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To the untrained eye, the palm-sized quartz stones appear unremarkable. But archeologists believe that 96 roughly sharpened rocks dug from a cliffside deposit in China represent the oldest known evidence of ancient human tools outside of Africa.

How and when our human ancestors first migrated from Africa is one of the greatest remaining scientific and historical mysteries. The first bipedal (standing on two legs) primates emerged in Africa around 7 million years ago, branching off from apes to form hominins, an evolutionary tribe that includes all previous species of humans—neanderthals, Homo erectus, etc.—plus our own, Homo sapien.

Until now, the earliest evidence of hominins outside of the African continent were tool and bone fragments from Dmanisi, Georgia dating back an estimated 1.85 million years. But if the China find proves true, early humans were hunting and gathering in northeastern China—8,000 miles from Africa—as far back as 2.1 million years ago.

“Our discovery means it is necessary now to reconsider the timing of when early humans left Africa,” said Robin Dennell of the University of Exeter, a paleoanthropologist with the China excavation, in a press release.

The cache of tools unearthed between 2004 and 2017 by lead archeologist Zhaoyu Zhu of the Chinese Academy of Sciences and his team include hammer stones, scrapers, rounded cobbles and numerous pointed pieces. Although the exact use of the tools is unknown, animal bone fragments from ancient deer, pigs and antelopes were found nearby.

No human remains, however, were identified, making dating a bit more difficult—but not impossible.

The oldest artifacts discovered at the Loess Plateau in China. (Credit: Zhaoyu Zhu/Nature International Journal of Science)

The oldest artifacts discovered at the Loess Plateau in China. (Credit: Zhaoyu Zhu/Nature International Journal of Science)

To pinpoint the rough time frame that the stone tools were hewn, archeologists used a technique called paleomagnetic dating. Conveniently, the Earth’s magnetic field randomly reverses every couple of million years—the North Pole becomes the South Pole and vice versa—leaving its lasting imprint on magnetic minerals locked in the geological record.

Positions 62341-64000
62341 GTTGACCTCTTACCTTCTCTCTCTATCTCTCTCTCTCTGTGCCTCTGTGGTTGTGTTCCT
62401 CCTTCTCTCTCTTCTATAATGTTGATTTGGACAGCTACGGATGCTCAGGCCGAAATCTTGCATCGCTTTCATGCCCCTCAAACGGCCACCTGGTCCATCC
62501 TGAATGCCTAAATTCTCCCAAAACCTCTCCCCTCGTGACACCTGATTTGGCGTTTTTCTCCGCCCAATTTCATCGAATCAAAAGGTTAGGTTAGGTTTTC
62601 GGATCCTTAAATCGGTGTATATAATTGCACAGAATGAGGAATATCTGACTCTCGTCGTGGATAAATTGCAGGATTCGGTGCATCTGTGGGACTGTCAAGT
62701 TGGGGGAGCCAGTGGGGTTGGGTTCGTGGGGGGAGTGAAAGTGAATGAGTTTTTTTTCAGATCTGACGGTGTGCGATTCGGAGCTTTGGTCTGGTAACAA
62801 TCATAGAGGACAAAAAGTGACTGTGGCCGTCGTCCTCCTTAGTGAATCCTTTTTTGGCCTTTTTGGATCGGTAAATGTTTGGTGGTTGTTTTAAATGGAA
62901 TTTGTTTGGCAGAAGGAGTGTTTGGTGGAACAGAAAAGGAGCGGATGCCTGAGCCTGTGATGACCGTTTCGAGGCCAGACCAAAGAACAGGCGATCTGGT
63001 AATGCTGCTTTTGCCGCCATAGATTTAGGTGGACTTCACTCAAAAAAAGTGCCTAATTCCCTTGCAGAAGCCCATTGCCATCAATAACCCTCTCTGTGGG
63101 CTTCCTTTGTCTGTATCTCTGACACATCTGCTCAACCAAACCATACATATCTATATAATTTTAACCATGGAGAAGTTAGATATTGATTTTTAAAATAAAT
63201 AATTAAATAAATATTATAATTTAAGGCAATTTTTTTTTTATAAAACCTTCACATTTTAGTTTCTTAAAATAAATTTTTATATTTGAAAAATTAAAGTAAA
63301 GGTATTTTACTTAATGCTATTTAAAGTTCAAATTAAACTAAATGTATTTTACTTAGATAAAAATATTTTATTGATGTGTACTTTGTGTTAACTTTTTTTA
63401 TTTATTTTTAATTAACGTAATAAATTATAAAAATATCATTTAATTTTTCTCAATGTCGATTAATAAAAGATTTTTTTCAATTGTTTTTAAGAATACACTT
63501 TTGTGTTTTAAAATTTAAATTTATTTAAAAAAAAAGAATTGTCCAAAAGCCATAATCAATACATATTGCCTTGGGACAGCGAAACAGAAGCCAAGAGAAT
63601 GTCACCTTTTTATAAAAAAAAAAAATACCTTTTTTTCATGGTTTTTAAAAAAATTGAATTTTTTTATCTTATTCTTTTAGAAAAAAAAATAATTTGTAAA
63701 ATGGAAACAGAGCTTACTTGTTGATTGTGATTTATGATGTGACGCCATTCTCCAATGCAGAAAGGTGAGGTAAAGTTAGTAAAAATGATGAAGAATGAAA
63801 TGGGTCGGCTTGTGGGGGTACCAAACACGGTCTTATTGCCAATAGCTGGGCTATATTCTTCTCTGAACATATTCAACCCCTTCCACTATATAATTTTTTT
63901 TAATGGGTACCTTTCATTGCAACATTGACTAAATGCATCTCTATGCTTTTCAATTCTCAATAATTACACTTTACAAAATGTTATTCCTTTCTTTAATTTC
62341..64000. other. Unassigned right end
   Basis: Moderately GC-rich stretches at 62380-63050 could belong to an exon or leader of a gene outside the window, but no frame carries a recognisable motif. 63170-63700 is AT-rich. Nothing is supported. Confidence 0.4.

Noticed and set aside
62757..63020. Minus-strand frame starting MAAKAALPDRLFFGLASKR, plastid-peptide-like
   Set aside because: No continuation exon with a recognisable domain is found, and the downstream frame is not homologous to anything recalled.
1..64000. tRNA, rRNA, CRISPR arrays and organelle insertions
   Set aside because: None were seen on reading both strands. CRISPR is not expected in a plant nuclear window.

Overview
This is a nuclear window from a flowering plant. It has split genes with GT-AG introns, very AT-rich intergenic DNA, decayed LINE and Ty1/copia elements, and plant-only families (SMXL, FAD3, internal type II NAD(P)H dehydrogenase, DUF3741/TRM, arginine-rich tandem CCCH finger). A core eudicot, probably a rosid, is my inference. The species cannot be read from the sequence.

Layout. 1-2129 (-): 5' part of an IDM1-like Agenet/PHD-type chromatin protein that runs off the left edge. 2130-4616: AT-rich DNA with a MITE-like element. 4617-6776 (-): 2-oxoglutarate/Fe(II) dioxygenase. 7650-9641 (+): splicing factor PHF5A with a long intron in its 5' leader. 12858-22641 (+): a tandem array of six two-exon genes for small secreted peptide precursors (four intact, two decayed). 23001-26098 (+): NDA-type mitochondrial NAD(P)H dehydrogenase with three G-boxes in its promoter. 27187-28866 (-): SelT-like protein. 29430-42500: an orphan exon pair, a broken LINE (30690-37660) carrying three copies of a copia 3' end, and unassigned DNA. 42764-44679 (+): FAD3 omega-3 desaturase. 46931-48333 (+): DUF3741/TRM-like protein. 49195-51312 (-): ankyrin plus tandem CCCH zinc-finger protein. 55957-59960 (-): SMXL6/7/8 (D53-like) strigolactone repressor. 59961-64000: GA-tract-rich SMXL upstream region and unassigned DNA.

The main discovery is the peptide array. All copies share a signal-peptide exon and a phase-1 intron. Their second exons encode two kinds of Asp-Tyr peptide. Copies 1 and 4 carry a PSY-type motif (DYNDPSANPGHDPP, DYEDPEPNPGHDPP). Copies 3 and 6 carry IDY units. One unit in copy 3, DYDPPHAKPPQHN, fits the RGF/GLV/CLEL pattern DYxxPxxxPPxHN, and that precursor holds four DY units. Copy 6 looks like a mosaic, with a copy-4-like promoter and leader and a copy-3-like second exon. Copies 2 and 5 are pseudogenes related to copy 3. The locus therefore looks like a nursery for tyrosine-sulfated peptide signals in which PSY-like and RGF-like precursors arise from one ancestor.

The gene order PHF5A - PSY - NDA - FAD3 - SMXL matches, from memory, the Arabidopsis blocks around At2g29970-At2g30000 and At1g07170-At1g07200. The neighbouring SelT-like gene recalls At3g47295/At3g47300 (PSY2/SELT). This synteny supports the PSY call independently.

In this case, the early stone tools found in China were scattered throughout 17 layers of soil deposits bookended by two known geomagnetic reversals, the Reunion Subchron dating back 2.14 million years and the later Olduvai Subchron that occured around 1.85 million years ago. By analyzing how the tools were clustered in the soil layers, the archeologists dated the oldest tools at 2.1 million years.

While the China find is exciting—pushing back the exit of early humans from Africa at least 270,000 years—plenty of questions remain about who these humans were and what evolutionary advances enabled them to wander thousands of miles across continents.

Anthropologists previously believed that Homo erectus, the first fully upright, large-brained species of human, was the first to leave Africa. But the fossil record in Africa and elsewhere in Asia dates the earliest appearance of Homo erectus to around 1.89 million years ago.

If the Chinese tools are indeed more than 2 million years old, they were likely chiseled by smaller, more ape-like hominins that predated erectus. Smaller-brained species of hominins began sharpening and using stone tools as far back as 3.3 million years ago.

Dennell of Exeter told The New York Timesthat the tools themselves may have been the key that unlocked the first long-distance migrations.

“Suddenly you had a primate that could obtain meat from a carcass, and it opened up a new world for them,” said Dennell. “That simple technology was enough to get them out of Africa and right across Asia.”

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